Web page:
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Wednesday, October 5, 2016

Insecure Writer's Support Group...

Hi everyone, as you probably know the first Wednesday of the month we share our insecurities or offer suggestions that might be helpful to authors. Please be sure to stop by AlexJCavanaugh.blogspot.com to see what everyone is worried about this month.
Fortunately, I don't have new worries this month so I'll share something that might be helpful to authors.

I belong to Deb Hockenberry's children's book critique group. Deb is an editor and her first picture book will be released very soon. She reminded her group members recently about not using "to be" verbs; am, is, are, was, were, been. Of course, we can't always avoid them, but we can replace them in most cases.  Here are some examples:
Mary wanted to be a great dancer.  (passive voice with to-be verb)
 Instead: Mary's dreamed of becoming a great dancer. or Mary wanted to become a great dancer.
My friend was the driver of the truck. 
Instead try:My friend drove the truck.
He struggled to write the paper that was assigned by the famous professor.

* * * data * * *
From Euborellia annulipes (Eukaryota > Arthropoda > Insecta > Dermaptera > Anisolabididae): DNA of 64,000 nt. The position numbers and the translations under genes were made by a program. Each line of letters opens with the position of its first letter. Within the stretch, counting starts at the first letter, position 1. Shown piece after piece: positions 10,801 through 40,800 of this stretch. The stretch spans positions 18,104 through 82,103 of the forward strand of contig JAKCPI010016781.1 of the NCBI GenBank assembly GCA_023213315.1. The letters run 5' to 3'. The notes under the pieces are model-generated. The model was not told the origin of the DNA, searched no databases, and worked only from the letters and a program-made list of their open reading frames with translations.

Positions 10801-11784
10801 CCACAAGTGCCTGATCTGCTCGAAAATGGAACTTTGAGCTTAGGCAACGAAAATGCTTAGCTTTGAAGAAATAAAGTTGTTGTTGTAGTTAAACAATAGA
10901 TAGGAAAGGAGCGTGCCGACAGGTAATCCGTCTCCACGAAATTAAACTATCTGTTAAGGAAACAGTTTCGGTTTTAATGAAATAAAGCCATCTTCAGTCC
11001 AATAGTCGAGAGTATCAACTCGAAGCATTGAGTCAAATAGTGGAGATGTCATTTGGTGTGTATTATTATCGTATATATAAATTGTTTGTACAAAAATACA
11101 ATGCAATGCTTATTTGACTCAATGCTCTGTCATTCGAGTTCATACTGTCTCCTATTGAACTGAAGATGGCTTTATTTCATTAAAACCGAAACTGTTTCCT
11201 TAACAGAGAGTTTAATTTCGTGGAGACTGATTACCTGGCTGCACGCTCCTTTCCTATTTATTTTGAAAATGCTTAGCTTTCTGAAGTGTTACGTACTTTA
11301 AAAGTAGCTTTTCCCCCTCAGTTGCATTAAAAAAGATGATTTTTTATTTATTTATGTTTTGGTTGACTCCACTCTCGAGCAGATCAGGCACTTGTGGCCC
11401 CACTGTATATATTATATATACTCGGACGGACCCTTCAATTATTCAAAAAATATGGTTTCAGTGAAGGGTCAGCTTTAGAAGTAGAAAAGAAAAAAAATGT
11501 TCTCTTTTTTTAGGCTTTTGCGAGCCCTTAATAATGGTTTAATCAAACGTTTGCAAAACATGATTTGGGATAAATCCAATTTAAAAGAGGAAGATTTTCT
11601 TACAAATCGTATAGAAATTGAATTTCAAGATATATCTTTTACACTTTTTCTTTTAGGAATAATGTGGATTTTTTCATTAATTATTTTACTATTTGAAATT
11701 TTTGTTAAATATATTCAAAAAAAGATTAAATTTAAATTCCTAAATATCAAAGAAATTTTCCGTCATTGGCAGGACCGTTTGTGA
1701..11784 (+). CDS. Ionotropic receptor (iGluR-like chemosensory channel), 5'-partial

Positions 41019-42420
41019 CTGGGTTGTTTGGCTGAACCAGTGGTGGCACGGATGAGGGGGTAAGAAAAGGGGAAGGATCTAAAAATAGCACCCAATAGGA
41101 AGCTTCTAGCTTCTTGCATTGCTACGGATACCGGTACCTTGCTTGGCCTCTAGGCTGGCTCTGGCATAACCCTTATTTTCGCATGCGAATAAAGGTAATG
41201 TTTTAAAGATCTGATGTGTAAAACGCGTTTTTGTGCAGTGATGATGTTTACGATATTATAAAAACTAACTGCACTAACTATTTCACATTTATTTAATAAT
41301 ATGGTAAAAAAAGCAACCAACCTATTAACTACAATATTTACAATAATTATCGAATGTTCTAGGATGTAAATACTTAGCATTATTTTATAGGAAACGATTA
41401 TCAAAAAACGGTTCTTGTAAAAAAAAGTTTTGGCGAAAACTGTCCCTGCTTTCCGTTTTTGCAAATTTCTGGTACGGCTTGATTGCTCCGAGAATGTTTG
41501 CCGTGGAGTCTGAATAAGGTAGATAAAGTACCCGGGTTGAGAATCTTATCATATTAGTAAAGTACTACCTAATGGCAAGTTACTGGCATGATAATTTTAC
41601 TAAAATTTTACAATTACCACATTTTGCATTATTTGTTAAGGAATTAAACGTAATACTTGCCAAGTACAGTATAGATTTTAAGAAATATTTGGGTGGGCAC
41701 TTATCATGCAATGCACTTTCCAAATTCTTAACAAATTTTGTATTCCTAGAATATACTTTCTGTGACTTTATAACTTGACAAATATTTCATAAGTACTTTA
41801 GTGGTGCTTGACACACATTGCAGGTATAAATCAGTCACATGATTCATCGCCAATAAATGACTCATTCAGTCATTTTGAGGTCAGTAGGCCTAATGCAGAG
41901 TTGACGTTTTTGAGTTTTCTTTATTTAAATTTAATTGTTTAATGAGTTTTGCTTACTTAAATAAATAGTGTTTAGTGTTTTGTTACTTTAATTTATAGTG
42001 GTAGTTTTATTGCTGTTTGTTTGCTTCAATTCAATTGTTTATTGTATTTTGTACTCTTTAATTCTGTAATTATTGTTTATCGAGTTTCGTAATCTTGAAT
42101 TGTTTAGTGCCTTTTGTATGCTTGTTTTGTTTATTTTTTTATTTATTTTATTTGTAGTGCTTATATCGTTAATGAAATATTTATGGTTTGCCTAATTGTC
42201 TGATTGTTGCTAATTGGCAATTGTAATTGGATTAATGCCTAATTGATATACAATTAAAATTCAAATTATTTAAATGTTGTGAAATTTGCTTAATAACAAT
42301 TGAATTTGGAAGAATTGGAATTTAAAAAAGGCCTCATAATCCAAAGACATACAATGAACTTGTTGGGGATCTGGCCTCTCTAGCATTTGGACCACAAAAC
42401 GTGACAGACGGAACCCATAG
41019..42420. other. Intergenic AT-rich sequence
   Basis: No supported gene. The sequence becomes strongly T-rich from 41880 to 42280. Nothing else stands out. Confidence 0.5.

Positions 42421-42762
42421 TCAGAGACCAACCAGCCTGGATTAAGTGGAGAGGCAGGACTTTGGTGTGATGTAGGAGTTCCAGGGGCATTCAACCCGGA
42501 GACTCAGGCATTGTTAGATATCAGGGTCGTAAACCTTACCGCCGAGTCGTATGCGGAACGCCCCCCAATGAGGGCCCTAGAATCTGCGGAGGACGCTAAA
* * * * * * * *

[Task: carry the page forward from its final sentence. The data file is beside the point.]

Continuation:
Instead try: He struggled with the assignment from the famous professor.
Her eyes were blue and sparkling.
Her blue eyes sparkled with excitement or Her blue eyes sparkled.

It takes some practice to create better sentences with more action, but I think you'll find it's worth the effort. It's something I'm always trying to remember  and improve on.
I hope this helps you write amazing stories.

My answer to this month's question: How do you know your story is ready?
You don't, but if you've revised and revised it might be ready. Have your beta reader's looked at it? Have you taken a few days off and not looked at it and then gone back to reread it?
If you've done all those things, I'd say you're as prepared as possible.
What do you think?

copyright: 2016: Deanie Humphrys-Dunne




1 comment:

  1. When I'm revising, I'm always on the lookout for those passive verbs. I rewrite as many as I can.

    That's about my take on whether or not a story is ready, too.

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